A gentleman and a ... ballplayer

Those of a certain age may remember following baseball on AM radio. (It used to be the national pastime.) Many a summer afternoon, the play-by-play coverage of the St. Louis Cardinals provided accompaniment to whatever folks in these Southern latitudes were doing. Or trying to get out of doing.

The batter, the pitch, the swing, the hit or miss, the roar of the crowd in the background, the final score and end-of-game round-up, the color commentary and the stats. ... They all came out of 50,000-watt KMOX in St. Louis.

. . .

A man named Harry Caray became a comforting voice and steady presence, not to mention darned good company, every hazy, lazy summer afternoon. Which may explain why there are still so many Cards fans this side of Mason-Dixon's line.

. . .

Even those who don't follow baseball may have heard of Stanislaw Franciszek Musial, aka Stan the Man. He wasn't just good. He was a good soul. And beautiful to watch. He always seemed to be smiling. As if he knew he was making a living playing a game he loved every spring and summer. And, often enough, deep into the fall, too.

Stan the Man won so many awards they all wouldn't fit on his Hall of Fame plaque, which had to settle for 'Holds many National League records ...' (They had to stop counting at 55.) The man was an All-Star 24 times. And he only played 22 seasons.

Yes, kids, a 24-time All-Star who played 22 seasons. (Some years the majors played more than one All-Star game. Maybe just to give people a better chance at seeing Stan Musial in ever-smiling person.)

Stan Musial won seven -- seven! -- National League batting titles, was a three-time Most Valuable Player, and led the Cardinals to three World Series titles in the 1940s. He racked up a career 3,630 hits, including 475 homers. With a .331 batting average, he ranks sixth in all-time RBIs. He did miss the 1945 season. (There was a war on and the Navy needed him.)

Naturally, which was how Stan Musial played the game, he was a first-ballot choice for the Hall of Fame. To quote one pitcher, the best way to retire Stan Musial was to walk him in four pitches, then try to pick him off at first.

In these big-money, fast-changing, ever-fickle times, when the lifespan of an institution can be just a season, or maybe just a week, what really set the life and character of Stan Musial apart was this: He spent his entire career, 22 major league seasons, with one team.

In a day when even a Peyton Manning can leave the Colts, when LeBron James can leave his native Ohio, when professional sports figures have no more loyalty to their teams than their teams have to them, let it be noted that the one and only Stan Musial played for more than two decades in the same uniform. And kept fans cheering all across Dixie.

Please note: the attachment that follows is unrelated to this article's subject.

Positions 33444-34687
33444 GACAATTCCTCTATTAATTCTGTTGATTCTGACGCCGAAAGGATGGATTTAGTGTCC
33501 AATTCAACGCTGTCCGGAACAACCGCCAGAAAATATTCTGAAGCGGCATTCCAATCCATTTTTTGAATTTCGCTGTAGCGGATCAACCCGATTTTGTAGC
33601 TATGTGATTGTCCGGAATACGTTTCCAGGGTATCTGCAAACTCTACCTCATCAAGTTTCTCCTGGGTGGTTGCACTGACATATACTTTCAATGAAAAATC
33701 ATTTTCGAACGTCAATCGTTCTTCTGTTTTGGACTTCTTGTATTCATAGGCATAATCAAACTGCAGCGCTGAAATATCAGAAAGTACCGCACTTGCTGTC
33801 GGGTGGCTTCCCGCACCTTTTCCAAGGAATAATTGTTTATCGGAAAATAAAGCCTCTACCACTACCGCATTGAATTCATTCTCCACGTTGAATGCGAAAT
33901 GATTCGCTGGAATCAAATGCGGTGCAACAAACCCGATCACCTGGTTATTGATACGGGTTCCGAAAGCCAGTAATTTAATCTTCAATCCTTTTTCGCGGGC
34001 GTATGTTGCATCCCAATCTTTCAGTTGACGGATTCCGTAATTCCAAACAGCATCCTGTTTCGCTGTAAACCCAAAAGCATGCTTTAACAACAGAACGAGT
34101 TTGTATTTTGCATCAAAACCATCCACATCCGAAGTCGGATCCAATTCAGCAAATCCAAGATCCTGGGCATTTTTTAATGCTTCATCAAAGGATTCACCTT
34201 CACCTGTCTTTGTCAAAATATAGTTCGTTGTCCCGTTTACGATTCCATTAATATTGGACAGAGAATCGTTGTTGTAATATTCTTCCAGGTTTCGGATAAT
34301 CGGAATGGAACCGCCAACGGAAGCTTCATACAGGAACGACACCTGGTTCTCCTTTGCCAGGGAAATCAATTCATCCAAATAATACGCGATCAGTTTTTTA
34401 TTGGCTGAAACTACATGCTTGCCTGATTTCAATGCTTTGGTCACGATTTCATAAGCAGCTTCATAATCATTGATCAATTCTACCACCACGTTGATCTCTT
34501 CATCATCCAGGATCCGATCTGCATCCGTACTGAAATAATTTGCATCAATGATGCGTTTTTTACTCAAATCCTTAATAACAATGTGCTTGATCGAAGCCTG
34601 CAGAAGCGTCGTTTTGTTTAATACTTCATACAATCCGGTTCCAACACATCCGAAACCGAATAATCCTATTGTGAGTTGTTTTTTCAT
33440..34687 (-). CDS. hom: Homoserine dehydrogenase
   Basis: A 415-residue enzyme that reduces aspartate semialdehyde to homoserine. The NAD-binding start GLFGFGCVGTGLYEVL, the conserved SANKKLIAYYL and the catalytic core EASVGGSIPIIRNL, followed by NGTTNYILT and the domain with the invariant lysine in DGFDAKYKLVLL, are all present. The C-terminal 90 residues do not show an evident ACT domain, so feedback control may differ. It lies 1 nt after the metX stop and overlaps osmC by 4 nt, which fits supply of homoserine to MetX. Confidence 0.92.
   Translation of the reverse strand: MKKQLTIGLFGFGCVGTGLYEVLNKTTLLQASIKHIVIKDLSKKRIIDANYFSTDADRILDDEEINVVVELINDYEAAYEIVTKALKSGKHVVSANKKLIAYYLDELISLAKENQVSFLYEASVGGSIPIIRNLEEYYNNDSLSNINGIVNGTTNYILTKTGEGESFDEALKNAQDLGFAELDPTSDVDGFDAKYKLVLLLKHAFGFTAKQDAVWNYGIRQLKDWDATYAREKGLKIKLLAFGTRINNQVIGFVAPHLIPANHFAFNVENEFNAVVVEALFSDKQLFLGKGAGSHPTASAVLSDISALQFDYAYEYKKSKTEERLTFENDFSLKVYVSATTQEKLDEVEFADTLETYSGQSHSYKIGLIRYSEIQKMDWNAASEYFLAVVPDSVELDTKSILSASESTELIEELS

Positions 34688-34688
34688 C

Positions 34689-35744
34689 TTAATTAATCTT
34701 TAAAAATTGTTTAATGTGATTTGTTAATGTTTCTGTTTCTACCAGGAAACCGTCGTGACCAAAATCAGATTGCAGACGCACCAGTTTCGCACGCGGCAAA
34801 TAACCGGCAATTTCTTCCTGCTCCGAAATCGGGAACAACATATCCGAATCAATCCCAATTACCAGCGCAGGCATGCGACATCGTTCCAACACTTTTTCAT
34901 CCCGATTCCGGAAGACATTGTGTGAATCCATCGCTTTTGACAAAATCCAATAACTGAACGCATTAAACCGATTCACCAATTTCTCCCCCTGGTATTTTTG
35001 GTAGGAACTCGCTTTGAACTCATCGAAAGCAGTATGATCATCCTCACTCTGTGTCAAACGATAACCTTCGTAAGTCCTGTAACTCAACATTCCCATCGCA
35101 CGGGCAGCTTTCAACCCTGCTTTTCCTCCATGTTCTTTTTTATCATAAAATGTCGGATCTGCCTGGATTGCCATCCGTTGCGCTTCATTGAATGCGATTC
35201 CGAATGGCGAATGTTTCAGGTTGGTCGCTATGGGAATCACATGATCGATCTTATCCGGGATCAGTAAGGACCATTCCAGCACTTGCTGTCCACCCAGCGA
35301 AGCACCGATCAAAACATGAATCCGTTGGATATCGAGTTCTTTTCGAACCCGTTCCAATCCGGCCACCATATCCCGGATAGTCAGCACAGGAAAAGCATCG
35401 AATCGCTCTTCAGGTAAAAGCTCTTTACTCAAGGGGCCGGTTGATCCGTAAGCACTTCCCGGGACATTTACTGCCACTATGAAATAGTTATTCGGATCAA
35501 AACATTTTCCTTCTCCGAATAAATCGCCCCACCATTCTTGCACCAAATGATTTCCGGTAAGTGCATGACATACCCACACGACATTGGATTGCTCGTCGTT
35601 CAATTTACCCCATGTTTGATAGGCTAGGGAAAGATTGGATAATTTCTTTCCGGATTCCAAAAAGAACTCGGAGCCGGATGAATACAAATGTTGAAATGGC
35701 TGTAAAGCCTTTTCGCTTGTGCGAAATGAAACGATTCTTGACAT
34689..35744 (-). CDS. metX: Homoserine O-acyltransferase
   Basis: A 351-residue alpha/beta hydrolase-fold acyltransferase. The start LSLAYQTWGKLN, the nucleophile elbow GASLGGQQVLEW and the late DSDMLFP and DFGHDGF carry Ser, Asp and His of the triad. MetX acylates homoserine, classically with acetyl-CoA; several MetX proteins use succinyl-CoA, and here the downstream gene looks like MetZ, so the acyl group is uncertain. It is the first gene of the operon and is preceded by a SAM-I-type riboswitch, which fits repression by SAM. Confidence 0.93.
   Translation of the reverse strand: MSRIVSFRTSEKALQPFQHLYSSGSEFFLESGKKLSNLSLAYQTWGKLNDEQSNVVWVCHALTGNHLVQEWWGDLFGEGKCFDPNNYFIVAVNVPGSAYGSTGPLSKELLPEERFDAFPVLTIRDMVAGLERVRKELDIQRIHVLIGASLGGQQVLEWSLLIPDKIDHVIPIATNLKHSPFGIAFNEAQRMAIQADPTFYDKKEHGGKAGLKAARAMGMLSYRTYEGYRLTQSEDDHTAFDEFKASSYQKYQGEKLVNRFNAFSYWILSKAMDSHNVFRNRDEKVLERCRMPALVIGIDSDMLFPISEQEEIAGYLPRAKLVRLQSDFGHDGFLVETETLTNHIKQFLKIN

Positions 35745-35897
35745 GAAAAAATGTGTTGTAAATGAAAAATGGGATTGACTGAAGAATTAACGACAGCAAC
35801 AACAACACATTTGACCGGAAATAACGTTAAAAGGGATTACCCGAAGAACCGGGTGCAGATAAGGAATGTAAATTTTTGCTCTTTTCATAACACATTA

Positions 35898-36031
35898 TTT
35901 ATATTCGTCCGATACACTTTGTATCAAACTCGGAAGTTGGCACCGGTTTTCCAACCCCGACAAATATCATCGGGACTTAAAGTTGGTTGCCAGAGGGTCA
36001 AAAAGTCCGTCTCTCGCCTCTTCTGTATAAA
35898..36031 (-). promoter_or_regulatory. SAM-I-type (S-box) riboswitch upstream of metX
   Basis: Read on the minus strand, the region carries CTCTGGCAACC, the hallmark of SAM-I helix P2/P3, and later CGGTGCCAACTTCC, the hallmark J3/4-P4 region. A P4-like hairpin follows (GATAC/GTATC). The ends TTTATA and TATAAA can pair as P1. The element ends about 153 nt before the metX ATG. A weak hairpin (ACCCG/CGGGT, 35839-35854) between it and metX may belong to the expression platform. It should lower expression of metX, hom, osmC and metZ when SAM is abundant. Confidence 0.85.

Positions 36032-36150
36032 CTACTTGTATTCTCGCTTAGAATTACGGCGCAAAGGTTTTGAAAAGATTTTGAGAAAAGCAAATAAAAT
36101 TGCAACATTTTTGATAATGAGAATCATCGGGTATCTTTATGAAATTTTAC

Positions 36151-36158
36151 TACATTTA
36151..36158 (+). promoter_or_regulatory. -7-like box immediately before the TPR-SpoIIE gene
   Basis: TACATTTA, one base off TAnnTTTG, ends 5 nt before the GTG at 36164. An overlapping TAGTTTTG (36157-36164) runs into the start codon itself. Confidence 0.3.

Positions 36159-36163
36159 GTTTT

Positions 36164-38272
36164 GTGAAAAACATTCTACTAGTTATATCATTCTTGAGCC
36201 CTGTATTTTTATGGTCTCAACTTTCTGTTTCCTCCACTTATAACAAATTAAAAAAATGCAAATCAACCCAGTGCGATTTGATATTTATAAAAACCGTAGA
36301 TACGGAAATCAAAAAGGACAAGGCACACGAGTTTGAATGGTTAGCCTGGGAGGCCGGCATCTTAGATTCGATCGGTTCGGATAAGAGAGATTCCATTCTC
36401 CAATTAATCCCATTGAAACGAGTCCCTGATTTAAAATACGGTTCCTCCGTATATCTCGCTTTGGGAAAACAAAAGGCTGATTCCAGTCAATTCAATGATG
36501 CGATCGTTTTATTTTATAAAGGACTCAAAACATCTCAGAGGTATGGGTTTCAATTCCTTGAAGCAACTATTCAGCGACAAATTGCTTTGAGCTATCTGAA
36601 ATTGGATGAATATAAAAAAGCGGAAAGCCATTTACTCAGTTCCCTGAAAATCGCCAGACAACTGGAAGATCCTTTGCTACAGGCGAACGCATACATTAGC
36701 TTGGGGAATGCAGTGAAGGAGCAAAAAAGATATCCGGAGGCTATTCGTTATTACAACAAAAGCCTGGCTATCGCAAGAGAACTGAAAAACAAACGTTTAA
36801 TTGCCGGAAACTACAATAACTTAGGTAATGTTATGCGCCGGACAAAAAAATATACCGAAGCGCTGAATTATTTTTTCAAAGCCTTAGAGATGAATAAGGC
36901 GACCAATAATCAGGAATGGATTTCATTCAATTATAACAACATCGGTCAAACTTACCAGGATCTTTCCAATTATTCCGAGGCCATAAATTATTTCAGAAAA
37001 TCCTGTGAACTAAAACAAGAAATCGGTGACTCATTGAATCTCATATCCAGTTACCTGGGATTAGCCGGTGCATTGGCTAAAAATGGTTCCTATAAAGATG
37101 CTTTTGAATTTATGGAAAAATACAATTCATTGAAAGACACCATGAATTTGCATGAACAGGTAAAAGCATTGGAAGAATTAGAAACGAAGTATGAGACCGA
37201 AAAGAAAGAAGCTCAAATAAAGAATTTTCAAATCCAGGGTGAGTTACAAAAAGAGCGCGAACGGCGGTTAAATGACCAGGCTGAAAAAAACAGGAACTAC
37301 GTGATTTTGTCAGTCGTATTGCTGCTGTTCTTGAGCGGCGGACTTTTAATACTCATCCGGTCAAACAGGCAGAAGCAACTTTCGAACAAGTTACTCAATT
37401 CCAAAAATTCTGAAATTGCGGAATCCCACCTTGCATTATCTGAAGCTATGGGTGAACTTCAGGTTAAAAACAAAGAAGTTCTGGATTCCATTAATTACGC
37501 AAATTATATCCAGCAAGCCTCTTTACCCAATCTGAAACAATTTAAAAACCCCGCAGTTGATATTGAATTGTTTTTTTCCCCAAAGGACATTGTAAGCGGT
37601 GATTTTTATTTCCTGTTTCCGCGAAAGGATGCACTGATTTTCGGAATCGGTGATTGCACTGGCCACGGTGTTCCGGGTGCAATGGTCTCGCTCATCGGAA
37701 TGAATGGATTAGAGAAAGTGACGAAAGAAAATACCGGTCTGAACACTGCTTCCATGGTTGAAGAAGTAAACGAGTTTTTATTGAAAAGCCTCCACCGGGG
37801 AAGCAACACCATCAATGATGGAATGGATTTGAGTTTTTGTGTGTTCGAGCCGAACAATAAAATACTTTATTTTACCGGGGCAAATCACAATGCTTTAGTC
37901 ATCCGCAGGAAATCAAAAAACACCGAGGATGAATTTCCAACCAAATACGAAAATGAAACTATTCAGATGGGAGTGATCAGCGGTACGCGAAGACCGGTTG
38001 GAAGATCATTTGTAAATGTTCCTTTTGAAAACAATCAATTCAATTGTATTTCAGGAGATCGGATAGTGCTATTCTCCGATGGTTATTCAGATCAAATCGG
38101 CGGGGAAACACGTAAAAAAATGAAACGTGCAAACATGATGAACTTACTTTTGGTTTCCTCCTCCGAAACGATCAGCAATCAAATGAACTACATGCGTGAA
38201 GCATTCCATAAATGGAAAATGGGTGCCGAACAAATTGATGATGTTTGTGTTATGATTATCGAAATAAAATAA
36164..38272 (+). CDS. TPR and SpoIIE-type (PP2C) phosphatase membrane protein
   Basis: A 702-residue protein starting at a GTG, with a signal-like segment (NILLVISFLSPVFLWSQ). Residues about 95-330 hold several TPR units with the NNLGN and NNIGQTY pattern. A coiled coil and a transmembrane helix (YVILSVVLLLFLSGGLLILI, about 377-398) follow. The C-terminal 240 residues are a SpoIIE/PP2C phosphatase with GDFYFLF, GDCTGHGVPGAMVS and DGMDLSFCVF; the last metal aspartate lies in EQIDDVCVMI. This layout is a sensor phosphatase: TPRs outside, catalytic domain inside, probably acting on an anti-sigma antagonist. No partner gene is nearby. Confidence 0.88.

They even loved him in Brooklyn -- Brooklyn! That's right, St. Louis' archrival in those years. Dodger fans liked their ballplayers loud, tough and Leo-Durocher obnoxious. But they admired this mild-mannered Midwesterner who played the harmonica ("Take Me Out to The Ball Game") and respected everybody. Some say his sobriquet Stan the Man even originated in Brooklyn.

Stan the Man Musial died over the weekend. At the age of 92. The sporting world mourned. But not just the sporting world.

For this man, The Man, wasn't just a world-class athlete, but a gentleman. (Another disappearing breed.) Lest we forget, that beautiful game, The Game for some of us, has given us not just beautiful ballplayers like Stan Musial, but ugly types like Ty Cobb. For the record, Stan Musial was never once thrown out of a game by an umpire.

. . .

Mr. Musial was a good citizen off the field, too. A kind of one-man civic club, he helped everybody from the Boy Scouts to the Senior Olympics. At his death, those who knew him -- or just those of us who followed him -- had to scour our thesauruses for synonyms for beloved, untarnished, respected, honored, trusted ... and integrity.

Stan Musial brought back the meaning of sportsmanship. (Remember it?) Willie Mays, a legend and a gentleman himself, issued a statement that said, in part: "I never heard anybody say a bad word about him, ever."

. . .

Stan the Man wasn't just a beautiful ball player, he was a beautiful man.

When fans of old spoke of Dimaggio's beauty as he loped across center field or took that wide, wide stance of his at the plate, they meant a kind of classical, Italianate, almost Greek beauty that the old Athenians would have recognized.

When fans in Boston spoke of Ted Williams as beautiful, they meant a beautiful hitting machine.

But when baseball fans of a certain age spoke of Stan Musial as beautiful, they weren't just talking about that corkscrew stance of his at the plate, like a coiled spring, or the way he had of moving forward as the throw left the pitcher's hand to meet the ball with his own springing momentum. ... No, when fans used the adjective beautiful about Musial, they were also talking about his character.

. . .

Mister Musial, you're going to be missed. Your kind is already missed. Maybe the rest of us should just buy a bunch of those many books written about you, and make it required reading for all of today's athletes. They might just learn something.

(Paul Greenberg is the Pulitzer Prize-winning editorial page editor of the Arkansas Democrat-Gazette. David Barham, an editorial writer there, contributed to this column.)

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